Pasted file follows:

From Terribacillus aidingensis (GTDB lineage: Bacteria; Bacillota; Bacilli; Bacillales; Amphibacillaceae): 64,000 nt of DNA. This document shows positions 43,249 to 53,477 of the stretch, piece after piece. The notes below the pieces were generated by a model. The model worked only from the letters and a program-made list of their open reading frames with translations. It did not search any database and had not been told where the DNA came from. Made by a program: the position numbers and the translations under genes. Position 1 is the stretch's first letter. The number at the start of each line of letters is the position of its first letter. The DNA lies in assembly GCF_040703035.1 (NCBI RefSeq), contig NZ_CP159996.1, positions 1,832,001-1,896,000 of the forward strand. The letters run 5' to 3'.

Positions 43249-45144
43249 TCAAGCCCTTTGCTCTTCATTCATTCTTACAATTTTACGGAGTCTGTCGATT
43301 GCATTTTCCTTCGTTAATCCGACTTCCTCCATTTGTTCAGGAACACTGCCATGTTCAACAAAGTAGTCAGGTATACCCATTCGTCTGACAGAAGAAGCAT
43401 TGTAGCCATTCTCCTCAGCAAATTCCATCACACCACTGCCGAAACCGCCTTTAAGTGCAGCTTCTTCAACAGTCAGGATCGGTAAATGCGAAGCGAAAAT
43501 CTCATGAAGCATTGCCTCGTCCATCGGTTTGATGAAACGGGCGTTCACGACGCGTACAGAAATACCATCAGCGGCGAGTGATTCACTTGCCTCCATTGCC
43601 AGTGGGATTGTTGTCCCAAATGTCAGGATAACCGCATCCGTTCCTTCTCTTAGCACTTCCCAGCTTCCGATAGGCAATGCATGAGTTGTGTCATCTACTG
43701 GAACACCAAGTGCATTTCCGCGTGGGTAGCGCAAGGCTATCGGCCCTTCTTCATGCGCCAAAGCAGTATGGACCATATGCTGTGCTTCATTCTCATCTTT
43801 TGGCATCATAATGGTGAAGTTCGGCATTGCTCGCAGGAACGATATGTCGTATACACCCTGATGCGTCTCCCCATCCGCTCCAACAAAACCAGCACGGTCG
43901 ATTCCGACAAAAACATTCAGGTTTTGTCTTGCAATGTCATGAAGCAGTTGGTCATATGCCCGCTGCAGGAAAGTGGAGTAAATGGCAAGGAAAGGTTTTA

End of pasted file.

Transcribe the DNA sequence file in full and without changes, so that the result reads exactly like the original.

From Terribacillus aidingensis (GTDB lineage: Bacteria; Bacillota; Bacilli; Bacillales; Amphibacillaceae): 64,000 nt of DNA. This document shows positions 43,249 to 53,477 of the stretch, piece after piece. The notes below the pieces were generated by a model. The model worked only from the letters and a program-made list of their open reading frames with translations. It did not search any database and had not been told where the DNA came from. Made by a program: the position numbers and the translations under genes. Position 1 is the stretch's first letter. The number at the start of each line of letters is the position of its first letter. The DNA lies in assembly GCF_040703035.1 (NCBI RefSeq), contig NZ_CP159996.1, positions 1,832,001-1,896,000 of the forward strand. The letters run 5' to 3'.

Positions 43249-45144
43249 TCAAGCCCTTTGCTCTTCATTCATTCTTACAATTTTACGGAGTCTGTCGATT
43301 GCATTTTCCTTCGTTAATCCGACTTCCTCCATTTGTTCAGGAACACTGCCATGTTCAACAAAGTAGTCAGGTATACCCATTCGTCTGACAGAAGAAGCAT
43401 TGTAGCCATTCTCCTCAGCAAATTCCATCACACCACTGCCGAAACCGCCTTTAAGTGCAGCTTCTTCAACAGTCAGGATCGGTAAATGCGAAGCGAAAAT
43501 CTCATGAAGCATTGCCTCGTCCATCGGTTTGATGAAACGGGCGTTCACGACGCGTACAGAAATACCATCAGCGGCGAGTGATTCACTTGCCTCCATTGCC
43601 AGTGGGATTGTTGTCCCAAATGTCAGGATAACCGCATCCGTTCCTTCTCTTAGCACTTCCCAGCTTCCGATAGGCAATGCATGAGTTGTGTCATCTACTG
43701 GAACACCAAGTGCATTTCCGCGTGGGTAGCGCAAGGCTATCGGCCCTTCTTCATGCGCCAAAGCAGTATGGACCATATGCTGTGCTTCATTCTCATCTTT
43801 TGGCATCATAATGGTGAAGTTCGGCATTGCTCGCAGGAACGATATGTCGTATACACCCTGATGCGTCTCCCCATCCGCTCCAACAAAACCAGCACGGTCG
43901 ATTCCGACAAAAACATTCAGGTTTTGTCTTGCAATGTCATGAAGCAGTTGGTCATATGCCCGCTGCAGGAAAGTGGAGTAAATGGCAAGGAAAGGTTTTA